No matter how cleverly you want to market these tourist traps or how contented you think the elephants look, any attraction where you can ride, hug, feed or snap a selfie with a wild animal is not a place where happy elephants reside, and you can almost guarantee they’ve been broken. I’ll hop off my soap box now.
After spending almost an hour engrossed in the whacky antics of the gorgeous boys, we slowly drive off in search of more of Minneriya National Park’s elephant population and soon spy another small cluster of elephants, these ones a little closer to the road.
Judging by the dancing trunk-like appendage that springs out from between the legs of the closest male, he’s quite happy to see us. Seriously, this bad boy has a pecker the size of a baby whale… and it is waving hello with great enthusiasm.
In fact, I think the flirty ‘phant may be winking at me.
Before he starts humming Marvin Gaye through his other twirling trumpet, we decide to bid a hasty adieu, because I for one don’t want to be on the other end of 3-tonnes of pervy pachyderm.
We drive further into the park in search of a few less excitable elephants and come across a largish group of females with a new born baby, still wobbly on its feet.
My BFF and I are missing our own babies and, though quietly thanking our lucky stars none of them weighed in at 120 kgs at birth, our hearts explode into maternal mush.
While we remain at a discreet distance, the ladies of this herd protectively surround the baby and one trumpets angrily in our direction, clearly telling us to move on. This pair of human mums, in complete sorority with our gargantuan sisters, requests our driver to do just that and leaves them to bond with their babe in peace and privacy.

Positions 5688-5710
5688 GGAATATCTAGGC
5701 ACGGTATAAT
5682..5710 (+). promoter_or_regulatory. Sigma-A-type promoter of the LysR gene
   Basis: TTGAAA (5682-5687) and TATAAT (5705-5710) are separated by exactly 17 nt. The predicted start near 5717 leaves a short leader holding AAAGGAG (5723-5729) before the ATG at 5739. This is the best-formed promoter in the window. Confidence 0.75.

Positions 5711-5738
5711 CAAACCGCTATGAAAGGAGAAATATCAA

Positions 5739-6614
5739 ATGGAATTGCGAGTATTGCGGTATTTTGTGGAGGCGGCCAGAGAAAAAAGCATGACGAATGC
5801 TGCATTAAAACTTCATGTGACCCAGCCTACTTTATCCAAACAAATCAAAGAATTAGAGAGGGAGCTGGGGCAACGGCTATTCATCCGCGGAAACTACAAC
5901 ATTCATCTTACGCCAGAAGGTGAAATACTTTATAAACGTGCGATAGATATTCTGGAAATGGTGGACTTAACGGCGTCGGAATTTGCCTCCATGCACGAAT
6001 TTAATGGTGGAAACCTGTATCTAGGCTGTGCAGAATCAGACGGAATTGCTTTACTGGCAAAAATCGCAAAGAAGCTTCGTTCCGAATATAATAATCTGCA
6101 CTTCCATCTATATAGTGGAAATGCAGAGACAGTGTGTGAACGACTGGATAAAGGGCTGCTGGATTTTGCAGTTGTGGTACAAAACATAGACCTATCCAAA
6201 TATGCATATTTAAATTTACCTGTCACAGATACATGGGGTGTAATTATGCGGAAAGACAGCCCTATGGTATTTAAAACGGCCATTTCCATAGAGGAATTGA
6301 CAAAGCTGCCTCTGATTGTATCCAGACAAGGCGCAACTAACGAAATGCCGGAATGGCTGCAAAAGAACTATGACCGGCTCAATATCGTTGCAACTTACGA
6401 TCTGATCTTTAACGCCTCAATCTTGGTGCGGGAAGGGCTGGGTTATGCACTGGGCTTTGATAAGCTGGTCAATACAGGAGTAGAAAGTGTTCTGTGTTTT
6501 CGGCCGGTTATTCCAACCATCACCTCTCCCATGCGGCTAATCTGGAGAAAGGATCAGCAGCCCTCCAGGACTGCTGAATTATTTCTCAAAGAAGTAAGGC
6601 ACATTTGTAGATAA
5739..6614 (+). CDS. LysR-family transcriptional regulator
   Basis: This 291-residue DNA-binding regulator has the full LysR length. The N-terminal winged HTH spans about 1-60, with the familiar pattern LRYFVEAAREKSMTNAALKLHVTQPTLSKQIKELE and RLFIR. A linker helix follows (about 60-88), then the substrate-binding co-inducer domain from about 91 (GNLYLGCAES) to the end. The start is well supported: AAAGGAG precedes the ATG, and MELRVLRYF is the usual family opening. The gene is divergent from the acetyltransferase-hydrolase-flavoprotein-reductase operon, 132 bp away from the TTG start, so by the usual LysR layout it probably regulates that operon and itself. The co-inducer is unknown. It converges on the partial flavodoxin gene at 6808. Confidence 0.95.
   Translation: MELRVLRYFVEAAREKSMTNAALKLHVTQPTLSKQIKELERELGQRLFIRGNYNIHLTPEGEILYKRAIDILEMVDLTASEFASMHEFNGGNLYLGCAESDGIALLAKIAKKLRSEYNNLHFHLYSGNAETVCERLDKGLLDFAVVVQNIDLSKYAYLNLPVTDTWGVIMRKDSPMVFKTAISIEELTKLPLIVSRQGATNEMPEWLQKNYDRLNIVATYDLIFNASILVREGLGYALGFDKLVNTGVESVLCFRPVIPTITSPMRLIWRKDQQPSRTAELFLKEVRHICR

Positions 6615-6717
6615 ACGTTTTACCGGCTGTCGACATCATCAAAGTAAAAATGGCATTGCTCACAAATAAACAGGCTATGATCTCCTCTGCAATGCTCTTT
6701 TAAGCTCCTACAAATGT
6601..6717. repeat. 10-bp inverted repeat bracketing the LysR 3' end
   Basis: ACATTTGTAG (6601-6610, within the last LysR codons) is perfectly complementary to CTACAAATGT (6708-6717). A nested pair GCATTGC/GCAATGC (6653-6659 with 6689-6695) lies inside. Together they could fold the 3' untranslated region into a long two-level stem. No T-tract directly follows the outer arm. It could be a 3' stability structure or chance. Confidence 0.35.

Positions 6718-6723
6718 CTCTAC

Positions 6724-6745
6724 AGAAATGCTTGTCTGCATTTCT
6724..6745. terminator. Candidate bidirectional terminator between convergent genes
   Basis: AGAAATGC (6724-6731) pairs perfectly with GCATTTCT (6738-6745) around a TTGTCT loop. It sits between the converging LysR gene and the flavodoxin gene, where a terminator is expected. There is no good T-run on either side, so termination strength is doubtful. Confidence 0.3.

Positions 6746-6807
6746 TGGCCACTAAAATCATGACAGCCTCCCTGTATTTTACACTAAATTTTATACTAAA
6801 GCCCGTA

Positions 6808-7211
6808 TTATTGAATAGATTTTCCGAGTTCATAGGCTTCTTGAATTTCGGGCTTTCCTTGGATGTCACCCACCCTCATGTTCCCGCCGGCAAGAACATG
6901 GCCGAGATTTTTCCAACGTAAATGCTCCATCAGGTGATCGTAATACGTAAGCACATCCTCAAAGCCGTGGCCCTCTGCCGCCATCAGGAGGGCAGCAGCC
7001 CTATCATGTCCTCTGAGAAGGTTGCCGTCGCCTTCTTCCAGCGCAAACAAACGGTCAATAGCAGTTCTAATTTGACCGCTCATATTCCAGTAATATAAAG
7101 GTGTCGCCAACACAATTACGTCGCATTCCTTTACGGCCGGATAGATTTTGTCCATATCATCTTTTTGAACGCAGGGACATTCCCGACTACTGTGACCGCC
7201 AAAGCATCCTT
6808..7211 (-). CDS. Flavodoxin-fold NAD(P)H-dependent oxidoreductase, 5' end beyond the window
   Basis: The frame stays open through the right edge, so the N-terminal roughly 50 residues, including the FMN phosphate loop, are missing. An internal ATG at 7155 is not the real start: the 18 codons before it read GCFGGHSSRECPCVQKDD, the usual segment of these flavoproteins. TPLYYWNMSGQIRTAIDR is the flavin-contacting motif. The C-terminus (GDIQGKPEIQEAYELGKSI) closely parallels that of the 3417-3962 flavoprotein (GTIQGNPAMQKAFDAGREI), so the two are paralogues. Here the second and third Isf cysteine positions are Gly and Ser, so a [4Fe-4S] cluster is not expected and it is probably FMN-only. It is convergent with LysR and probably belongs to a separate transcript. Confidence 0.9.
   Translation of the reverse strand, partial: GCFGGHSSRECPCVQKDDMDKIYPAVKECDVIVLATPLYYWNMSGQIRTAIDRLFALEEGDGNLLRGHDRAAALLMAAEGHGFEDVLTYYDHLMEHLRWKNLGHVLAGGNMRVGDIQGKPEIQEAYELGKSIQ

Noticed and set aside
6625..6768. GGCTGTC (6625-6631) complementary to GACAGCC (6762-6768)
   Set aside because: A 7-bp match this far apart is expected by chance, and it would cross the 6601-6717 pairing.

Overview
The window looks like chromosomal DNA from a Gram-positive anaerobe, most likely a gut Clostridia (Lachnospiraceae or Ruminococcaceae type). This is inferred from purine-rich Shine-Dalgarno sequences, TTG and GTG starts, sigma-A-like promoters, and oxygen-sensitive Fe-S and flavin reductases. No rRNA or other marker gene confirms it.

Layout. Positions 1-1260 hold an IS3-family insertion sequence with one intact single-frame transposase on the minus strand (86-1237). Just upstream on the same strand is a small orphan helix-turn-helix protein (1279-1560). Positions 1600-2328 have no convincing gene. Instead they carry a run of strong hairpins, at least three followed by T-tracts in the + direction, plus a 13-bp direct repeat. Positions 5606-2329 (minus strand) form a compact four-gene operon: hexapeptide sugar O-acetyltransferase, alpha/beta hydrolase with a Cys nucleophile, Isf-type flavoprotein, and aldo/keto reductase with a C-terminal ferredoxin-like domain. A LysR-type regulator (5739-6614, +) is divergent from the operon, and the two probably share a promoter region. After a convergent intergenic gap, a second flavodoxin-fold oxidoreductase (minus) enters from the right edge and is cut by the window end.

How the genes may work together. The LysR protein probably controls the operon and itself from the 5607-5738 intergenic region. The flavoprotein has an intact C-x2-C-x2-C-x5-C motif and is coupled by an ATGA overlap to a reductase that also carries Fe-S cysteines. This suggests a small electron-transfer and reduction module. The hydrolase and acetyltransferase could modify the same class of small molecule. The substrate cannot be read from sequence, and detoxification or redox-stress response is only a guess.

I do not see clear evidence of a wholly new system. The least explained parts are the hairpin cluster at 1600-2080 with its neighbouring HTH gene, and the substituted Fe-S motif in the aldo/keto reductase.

500-metres later we are rewarded with the sight of another larger group of around 30 elephants. These ones are neither on the make or nursing, so once again we stop to quietly observe the complex interrelationships, displays of friendship and familial affection between the animals. We are spellbound.
By the time we roll out of Minneriya National Park, we’ve sighted an incredible amount of wildlife and birdlife along with almost 100 wild and happy elephants doing what elephants are meant to do, exactly where they’re meant to be doing it.
Every moment has been an emotion-charged, unforgettable privilege and we leave filled with enormous gratitude, not only to those people who have had the foresight to protect these incredible animals, but to our super safari driver and gorgeous guide Dilan for sharing them with us.
Addendum: Though travel in Sri Lanka is generally safe, recent events mean it is best to check with Smart Traveller for the most up to date advice.
SRI LANKA WITH KIDS – NEED TO KNOW BEFORE YOU GO
When to visit
If you are planning to visit the west coast, south coast or hill country, the weather is most agreeable from December to March. East coast weather is best from April to September.
Sinhala and Tamil are the two official languages of Sri Lanka
Sri Lankan Rupee
Standard 220V – 240V voltage. Power outlets are 3 pin and require a type D adapter.
Visa & Passport Requirements
A 30-day tourist visa is required for all visitors entering Sri Lanka. You can get a short stay visa online at Electronic Travel Authority (ETA) here. Visitors also require a passport valid for at least six (6) months.
Mosquito borne diseases are a risk in Sri Lanka, with all regions of Sri Lanka experiencing outbreaks of dengue fever. When travelling with children prevention is best so apply child-safe insect repellent (with no more 20% DEET) as recommended and ensure they are dressed in long (but lightweight) clothing at all times. There are no essential vaccinations for travellers to Sri Lanka but we advise visiting your family GP a minimum of six weeks before travel for up to date advice on immunisations.
Nix tap water, raw foods and food stalls with dubious hygiene standards, and avoid tummy troubles by following our safe eating mantra of “cook it, peel it or forget it.
Disclosure: Our Sri Lanka adventure was trip was independently organised and paid for.